This is another example of the independence of FRSA complaints from FELA lawsuits or claims. The allegations pled in a FELA lawsuit or a worker's refusal to accept a railroad's FELA settlement offer will not excuse a railroad's violations of the FRSA. For the full text of Nagra v. National Railroad Passenger Corp., click here.

ALERT: FRSA Trumps Railroad Attendance Policy Discipline!


It's official: railroad employees who follow their treating doctor's orders not to work cannot be disciplined for those absences, even if the absence is due to an off-duty medical condition. Why? Because Bala v. PATH now is the law of the land, having just been affirmed in full by the highest appeals tribunal in the U.S. Department of Labor, the Administrative Review Board. The ARB's ruling applies to railroads nationwide, and every OSHA Whistleblower office in the country now is required to enforce it.

A year and a half ago, Judge Timlin stunned the railroad industry when she ruled in Bala v. PATH:

the purpose of the FRSA is to promote safety in every area of railroad operations and reduce railroad-related accidents and incidents. . . . in enacting the FRSA, Congress stated that 'employees should not be forced to choose between their lives and their livelihoods.' . . . After reviewing the FRSA's text and purpose, I find it clear that Section 20109(c)(2) exists not only to encourage employees suffering on-the-job injuries to report unsafe conditions to their superiors without fear of reprisal, but also to discourage sick or injured workers from returning to duty while their impairment poses a threat to the safety of railroad passengers and fellow employees. I thus find that Section 20109(c)(2) applies equally to treatment plans arising out of on-duty and off-duty injuries.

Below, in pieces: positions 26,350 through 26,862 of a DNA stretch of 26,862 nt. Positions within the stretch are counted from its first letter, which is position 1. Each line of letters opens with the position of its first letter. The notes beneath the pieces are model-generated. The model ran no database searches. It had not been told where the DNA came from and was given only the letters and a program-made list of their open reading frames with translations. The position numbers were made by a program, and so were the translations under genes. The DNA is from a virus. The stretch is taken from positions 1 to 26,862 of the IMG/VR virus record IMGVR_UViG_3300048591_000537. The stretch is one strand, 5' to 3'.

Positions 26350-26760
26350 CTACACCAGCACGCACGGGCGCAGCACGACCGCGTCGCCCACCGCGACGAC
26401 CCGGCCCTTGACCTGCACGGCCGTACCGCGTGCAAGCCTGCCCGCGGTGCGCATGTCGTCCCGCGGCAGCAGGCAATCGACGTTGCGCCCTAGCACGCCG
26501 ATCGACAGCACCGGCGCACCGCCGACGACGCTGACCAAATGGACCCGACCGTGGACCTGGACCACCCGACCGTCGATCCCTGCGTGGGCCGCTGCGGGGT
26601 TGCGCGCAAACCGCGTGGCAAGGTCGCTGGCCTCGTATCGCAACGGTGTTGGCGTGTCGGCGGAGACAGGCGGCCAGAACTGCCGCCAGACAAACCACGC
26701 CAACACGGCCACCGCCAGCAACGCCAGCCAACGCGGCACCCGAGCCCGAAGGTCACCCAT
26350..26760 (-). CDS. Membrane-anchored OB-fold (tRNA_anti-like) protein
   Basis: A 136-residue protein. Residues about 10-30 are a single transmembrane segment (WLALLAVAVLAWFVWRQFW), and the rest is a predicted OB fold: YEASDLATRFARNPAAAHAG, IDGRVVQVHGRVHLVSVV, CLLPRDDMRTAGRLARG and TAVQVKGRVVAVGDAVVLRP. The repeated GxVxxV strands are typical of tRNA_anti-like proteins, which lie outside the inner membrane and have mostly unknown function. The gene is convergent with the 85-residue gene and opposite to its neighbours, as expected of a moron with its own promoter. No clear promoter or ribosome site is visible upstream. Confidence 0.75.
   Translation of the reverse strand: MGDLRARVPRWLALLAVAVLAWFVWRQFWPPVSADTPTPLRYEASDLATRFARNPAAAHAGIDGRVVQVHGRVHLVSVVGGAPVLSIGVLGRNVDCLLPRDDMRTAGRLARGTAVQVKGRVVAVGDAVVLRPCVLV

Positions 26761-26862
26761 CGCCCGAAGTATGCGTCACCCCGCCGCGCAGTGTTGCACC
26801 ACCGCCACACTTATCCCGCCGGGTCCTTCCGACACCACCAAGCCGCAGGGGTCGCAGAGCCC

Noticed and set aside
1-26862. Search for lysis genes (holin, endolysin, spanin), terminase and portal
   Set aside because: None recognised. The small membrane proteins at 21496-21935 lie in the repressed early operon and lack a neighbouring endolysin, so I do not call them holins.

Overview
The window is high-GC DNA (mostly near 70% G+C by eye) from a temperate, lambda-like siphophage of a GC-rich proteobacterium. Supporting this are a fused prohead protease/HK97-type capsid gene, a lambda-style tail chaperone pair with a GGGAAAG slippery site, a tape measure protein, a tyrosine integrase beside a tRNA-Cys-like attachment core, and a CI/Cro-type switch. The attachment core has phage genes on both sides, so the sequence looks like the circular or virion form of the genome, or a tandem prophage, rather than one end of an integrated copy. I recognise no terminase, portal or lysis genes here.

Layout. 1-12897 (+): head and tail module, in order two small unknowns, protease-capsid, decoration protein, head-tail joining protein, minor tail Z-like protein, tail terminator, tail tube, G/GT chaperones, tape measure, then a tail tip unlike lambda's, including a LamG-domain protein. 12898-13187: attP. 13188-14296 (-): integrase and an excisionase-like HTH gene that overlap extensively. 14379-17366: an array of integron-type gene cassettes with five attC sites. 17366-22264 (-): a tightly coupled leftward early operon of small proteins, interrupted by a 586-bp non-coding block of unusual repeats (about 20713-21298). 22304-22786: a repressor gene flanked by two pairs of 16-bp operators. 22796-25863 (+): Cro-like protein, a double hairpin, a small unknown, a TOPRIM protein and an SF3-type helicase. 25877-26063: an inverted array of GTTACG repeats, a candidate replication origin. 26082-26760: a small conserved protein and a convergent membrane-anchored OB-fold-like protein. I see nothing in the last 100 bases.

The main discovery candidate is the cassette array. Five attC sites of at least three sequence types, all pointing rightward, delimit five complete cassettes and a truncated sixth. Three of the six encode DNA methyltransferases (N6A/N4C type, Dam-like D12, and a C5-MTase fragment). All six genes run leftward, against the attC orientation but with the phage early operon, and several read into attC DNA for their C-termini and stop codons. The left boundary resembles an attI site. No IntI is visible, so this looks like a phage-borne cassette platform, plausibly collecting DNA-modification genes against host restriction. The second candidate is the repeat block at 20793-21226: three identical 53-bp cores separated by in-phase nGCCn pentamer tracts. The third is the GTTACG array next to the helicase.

In other words, safety trumps discipline. PATH and the American Association of Railroads disagreed, and filed an appeal arguing that discipline trumps safety.I filed a brief endorsing Judge Timlin's interpretation of FRSA Subsection (c)(2), and the United States Solicitor of Labor weighed in with an amicus brief confirming that FRSA Section (c)(2) protects ALL medically impaired railroad employees who follow their doctor's orders not to work, even workers who are injured off the job or have a non-work related medical condition.